News

 April 4, 2017: HONOR & COMPASSION DRIVE JASON BRODEUR

Central Florida Post: If someone had to pick three words to define Jason Brodeur’s political and professional body of work…Steadfast. Loyal. Pragmatic. Those three words expertly define Mr. Brodeur and for good reason.

From his first campaign for State House, to his leadership with the Seminole Chamber of Commerce, he has attained great power and remained humble throughout.

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As a lowly TeenAge Republican who just got elected to lead my high school’s club, we were all looking for volunteer efforts to earn experience. Local political campaigns were a great way to do that.

Being the Chairman, I was responsible for selecting the candidates our club would help, among them Jason Brodeur’s primary campaign for the GOP nomination in Sandy Adam’s former House District 33 in 2010.

We soon found out that many candidates took advantage of eager students looking to earn their stripes. And to disrespect the people who are winning you the election… that is a sign of someone who values puts themselves before others.

Jason Brodeur was not one of these candidates. His team was lead by notable Orlando Dandy Jon Yapo, who now serves in a high-ranking advisory role with Foley & Lardner.

Both Brodeur and Yapo took time to show us how to interact with voters, understand their concerns, and to absorb the things they hoped to see in their elected officials. Many people see political office as a tool for personal ascension, but Mr. Brodeur entered politics with an entirely different philosophy; he wanted to make Floridians lives better.

How a candidate treats their unpaid “grunts” tells you everything you need to know about their honor, compassion, and worldview. Brodeur demonstrated early on that service came before self, that teamwork was more important than the personal showboating we see with many politicians.

Since entering the Florida House, Representative Brodeur has fought to make government work harder, faster, and more efficient for his constituents. He fought to remove it from the equation when it ran counter to those goals.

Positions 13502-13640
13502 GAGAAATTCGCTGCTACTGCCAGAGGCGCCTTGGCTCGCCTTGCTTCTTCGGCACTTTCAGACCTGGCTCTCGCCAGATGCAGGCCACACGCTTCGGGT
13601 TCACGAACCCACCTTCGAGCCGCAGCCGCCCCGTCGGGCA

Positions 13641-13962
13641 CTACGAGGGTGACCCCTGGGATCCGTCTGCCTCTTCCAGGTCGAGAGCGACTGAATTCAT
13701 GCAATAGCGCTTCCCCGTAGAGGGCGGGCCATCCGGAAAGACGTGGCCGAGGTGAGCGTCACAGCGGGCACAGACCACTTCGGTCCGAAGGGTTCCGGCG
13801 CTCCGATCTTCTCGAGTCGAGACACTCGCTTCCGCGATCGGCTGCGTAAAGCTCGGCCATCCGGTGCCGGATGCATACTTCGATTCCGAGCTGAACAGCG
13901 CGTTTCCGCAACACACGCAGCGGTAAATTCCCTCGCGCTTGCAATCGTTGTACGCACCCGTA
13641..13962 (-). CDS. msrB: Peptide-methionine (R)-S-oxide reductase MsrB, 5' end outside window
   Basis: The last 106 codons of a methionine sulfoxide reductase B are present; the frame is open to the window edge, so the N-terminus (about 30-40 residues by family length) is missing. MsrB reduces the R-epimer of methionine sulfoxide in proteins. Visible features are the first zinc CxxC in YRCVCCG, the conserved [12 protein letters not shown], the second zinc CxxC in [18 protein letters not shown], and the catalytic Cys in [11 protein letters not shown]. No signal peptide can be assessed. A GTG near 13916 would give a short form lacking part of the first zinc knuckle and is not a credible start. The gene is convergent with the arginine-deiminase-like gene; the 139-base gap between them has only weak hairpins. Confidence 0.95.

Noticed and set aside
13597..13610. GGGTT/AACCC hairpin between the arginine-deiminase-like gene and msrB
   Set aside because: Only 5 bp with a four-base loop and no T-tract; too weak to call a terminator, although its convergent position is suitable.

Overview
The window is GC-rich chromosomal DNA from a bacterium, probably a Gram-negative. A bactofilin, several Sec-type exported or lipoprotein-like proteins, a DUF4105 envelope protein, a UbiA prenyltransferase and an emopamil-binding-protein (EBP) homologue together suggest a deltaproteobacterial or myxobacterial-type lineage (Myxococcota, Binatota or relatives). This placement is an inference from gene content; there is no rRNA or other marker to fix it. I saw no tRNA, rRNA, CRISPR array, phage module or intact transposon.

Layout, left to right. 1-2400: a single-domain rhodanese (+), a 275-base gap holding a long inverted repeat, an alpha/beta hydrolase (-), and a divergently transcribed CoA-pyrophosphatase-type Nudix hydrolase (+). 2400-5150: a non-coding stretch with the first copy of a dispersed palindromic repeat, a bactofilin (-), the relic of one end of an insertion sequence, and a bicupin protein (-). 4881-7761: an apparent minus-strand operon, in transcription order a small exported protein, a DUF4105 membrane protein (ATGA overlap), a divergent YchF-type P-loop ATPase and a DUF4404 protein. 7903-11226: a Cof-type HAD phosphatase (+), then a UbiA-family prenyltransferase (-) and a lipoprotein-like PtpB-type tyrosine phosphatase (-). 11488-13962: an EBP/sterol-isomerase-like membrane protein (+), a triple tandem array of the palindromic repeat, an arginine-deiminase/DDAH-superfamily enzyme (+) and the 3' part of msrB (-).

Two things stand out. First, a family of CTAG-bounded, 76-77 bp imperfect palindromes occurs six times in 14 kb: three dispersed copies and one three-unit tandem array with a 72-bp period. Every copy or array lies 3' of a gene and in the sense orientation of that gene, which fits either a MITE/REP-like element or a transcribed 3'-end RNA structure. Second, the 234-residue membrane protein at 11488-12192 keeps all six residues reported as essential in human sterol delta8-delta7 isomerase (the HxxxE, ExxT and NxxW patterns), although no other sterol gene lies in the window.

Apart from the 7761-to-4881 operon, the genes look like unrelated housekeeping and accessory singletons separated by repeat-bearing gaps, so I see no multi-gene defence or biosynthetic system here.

Improving Floridians access to healthcare, slashing regulations, lowering taxes.

The difference between him and others who might try to replace David Simmons in Florida 9th Senate District? Brodeur exemplifies the “service before self” mentality we all so desperately want to see from our elected officials.

A successful healthcare executive, he has never needed the job or the money, and in a citizen legislator state, that is exactly what we need.

Now… many people might announce before the primary in 2020. Eager for a job and for true power, they will come. However, none will posses the kindness and understanding that voters have received from Jason Brodeur.

Many wanted him to march North and bring honor to that cesspool we call Washington, D.C. Thankfully, for now, he decided otherwise.

With many of the old guard in the GOP reaching term limits or moving on to greener pastures, a leadership vacuum will occur in the state legislator. We need people like Jason Brodeur to step into those roles.

Floridians don’t want this vacuum to be filled by self-serving and scheming political opportunists.

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March 6, 2017: Jason Brodeur raises $405K in February for State Senate D9 Bid

Orlando Business Journal: State Representative Jason Brodeur has raised about $405K for his State Senate District 9 bid in February according to state campaign finance reports.

Brodeur’s personal campaign finance account brought in about $87.5K, which brings him over the century mark when added to his January totals which began later that month. He has essentially all of it on hand.

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The “Friends of Jason Brodeur” PAC brought in about $318K, with $282K on hand when the other figures are totaled in since the PAC was established almost a year ago.

The Sanford lawmaker currently represents House District 28, which includes a large portion of the State Senate District he’s currently seeking in 2020. Incumbent Senator David Simmons has announced he’ll be running for higher office or will return to the private sector when his current term is completed.

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February 14, 2017: 4 questions with Rep. Jason Brodeur on his bill for autonomous vehicles

Orlando Business Journal: A bill recently filed in the Florida House of Representatives regarding safety for autonomous vehicles soon may see a companion bill from the Senate and move forward in this legislative session.

Rep. Jason Brodeur (R-Sanford) filed House Bill No. 725 on Feb. 9, which removes a requirement that the person operating a vehicle in autonomous mode possess a valid driver’s license. Instead, the autonomous technology would be deemed the licensed entity, as previously reported by Orlando Business Journal.

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The bill states that autonomous vehicles must comply with traffic and motor vehicle laws, and in the event of a crash involving the vehicle, “the vehicle owner, or a person on behalf of the vehicle owner, promptly contacts law enforcement to report the crash.” The bill explains the steps one should take, if present, and the vehicle should do in such accidents.